2007 Giants Vs. 2011 Giants: Comparing Super Bowl Champs -- Quarterback

INDIANAPOLIS, IN - FEBRUARY 05: Eli Manning of the New York Giants reacts in the first half while taking on the New England Patriots during Super Bowl XLVI at Lucas Oil Stadium on February 5, 2012 in Indianapolis, Indiana. Manning, named MVP, led the Giants to a 21-17 victory. (Photo by Al Bello/Getty Images)

When you compare the quarterback position for the 2007 and 2011 Super Bowl-winning versions of the New York Giants you are comparing Eli Manning to himself.

Really, this is Eli 1.0 vs. Eli 2.0. Comparing the still developing pre-Super Bowl MVP Manning (v1.0) to the two-time Super Bowl MVP prime of his career Manning (v2.0) really isn't fair. It is, however, the task at hand.

2007 Regular Season

Stats: 297-for-529 (56.1 percent), 3,336 yards, 23 touchdowns, 20 interceptions (3.8 interception percentage), 208.5 yards passing per game, 73.9 passer rating.

2011 Regular Season

Stats: 359-for-589 (61 percent), 4,933 yards, 29 touchdowns, 16 interceptions (2.7 interception percentage), 308.3 yards per game, 92.9 passer rating,

Eli 2.0 is better than Eli 1.0 in sooooo many ways. Let's talk about a few of them.

Former Giants wide receiver Amani Toomer has talked about how during his time receivers had to be acrobats to catch Manning's erratically-thrown balls, negating yardage after the catch. No doubt he is right.

Fast-forward to 2011. Could Eli 1.0 have made that throw to Mario Manningham in the Super Bowl, a ball that had to be placed in about a six-inch window 40 yards downfield to a guy who was the second or third option? I doubt it. How about all of the brilliant catch-and-run plays from Victor Cruz? Most of those don't happen without Manning hitting him perfectly in stride.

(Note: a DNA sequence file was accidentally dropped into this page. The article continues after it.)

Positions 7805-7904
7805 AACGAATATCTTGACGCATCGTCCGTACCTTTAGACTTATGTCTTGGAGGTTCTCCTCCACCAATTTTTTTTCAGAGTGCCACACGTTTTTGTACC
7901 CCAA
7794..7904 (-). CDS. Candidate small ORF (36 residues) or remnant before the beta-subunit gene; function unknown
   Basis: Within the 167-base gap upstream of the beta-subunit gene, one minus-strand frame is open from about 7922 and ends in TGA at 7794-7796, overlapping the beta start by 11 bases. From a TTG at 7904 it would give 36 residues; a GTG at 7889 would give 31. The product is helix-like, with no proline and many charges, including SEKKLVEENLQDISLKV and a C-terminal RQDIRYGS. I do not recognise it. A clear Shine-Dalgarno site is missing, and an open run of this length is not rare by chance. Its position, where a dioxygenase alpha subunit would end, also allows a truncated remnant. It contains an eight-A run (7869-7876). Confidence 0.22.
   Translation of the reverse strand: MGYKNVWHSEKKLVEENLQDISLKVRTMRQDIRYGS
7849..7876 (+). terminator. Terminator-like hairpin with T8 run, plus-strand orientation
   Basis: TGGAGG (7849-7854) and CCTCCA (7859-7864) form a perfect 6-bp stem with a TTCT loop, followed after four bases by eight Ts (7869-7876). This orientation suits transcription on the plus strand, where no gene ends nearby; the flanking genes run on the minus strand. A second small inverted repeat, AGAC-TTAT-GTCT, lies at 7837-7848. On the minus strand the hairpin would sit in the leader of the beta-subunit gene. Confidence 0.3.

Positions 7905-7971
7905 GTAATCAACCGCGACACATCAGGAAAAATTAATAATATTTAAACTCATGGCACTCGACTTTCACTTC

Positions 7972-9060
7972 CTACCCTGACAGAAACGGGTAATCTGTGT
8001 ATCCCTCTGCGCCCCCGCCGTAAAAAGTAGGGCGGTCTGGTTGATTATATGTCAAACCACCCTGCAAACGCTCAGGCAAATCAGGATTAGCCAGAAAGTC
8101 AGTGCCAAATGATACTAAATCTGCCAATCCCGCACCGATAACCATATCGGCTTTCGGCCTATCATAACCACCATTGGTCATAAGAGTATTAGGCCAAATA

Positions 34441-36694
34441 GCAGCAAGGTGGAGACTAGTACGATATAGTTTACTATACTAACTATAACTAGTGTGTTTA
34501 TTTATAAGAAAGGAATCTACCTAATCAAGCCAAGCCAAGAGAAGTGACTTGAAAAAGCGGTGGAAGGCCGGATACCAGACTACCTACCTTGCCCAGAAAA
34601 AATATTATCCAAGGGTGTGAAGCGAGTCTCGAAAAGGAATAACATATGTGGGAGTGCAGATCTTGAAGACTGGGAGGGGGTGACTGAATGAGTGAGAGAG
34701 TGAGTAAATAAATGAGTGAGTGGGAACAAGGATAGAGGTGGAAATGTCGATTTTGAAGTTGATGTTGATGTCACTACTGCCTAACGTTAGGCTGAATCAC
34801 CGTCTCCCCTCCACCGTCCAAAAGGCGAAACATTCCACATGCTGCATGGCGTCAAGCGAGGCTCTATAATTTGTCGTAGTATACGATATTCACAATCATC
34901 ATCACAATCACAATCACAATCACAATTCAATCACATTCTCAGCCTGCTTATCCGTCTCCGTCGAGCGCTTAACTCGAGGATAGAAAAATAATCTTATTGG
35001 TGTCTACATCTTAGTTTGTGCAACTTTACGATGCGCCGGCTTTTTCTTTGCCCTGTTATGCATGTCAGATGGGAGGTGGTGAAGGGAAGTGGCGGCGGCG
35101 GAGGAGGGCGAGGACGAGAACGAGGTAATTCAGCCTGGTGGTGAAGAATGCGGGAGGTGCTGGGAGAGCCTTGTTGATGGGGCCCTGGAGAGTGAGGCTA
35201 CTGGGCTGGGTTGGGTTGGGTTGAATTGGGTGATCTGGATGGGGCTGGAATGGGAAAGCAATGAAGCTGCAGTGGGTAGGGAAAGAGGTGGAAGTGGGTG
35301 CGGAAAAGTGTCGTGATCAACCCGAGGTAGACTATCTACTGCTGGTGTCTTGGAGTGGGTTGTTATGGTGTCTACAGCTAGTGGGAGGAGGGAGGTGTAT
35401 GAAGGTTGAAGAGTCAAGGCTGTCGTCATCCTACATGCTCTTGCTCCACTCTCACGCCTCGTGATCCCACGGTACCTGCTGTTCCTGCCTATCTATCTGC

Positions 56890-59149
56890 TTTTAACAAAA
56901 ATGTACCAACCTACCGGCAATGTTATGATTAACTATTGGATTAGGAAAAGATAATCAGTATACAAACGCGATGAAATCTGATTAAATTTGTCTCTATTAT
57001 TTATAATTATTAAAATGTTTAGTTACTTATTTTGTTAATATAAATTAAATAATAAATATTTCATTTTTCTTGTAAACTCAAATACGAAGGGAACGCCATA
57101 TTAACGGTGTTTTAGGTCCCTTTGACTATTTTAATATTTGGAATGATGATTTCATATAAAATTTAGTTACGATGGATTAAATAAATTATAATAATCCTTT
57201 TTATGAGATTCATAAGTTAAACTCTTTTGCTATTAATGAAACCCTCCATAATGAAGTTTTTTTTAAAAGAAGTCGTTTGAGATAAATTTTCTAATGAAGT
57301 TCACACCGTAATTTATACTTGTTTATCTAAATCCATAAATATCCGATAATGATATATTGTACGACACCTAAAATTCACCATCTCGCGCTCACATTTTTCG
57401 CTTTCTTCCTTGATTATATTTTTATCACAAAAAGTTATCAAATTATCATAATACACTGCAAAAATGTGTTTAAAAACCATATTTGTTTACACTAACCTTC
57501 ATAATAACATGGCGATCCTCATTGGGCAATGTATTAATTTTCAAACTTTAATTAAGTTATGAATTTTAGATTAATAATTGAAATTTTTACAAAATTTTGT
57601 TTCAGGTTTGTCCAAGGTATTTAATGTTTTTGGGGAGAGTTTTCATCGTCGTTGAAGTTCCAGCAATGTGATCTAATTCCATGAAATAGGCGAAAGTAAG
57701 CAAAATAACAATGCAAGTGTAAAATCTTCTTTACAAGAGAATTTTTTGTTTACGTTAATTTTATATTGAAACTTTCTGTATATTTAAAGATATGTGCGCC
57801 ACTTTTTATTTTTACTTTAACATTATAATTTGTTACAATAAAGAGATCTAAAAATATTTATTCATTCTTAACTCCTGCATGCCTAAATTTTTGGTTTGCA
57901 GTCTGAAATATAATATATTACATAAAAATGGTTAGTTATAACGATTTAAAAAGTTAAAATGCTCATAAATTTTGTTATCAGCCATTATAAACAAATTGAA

How about all of the fourth-quarter comebacks in 2011? Eli has always had the courage, but prior to winning his first Super Bowl he might not have had the complete trust of his team that helped enable all of those. There is no doubt he does now, and that he deserves it.

How about the way Manning worked around a poor offensive line and a non-existent running game for much of last season to still have the best statistical season of his career? The pre-Super Bowl MVP Manning is a guy who needed others around him to pick him up. Now, he is a guy who lifts his team and makes others better.

I could go on, but the point is obvious. There really is no comparison.


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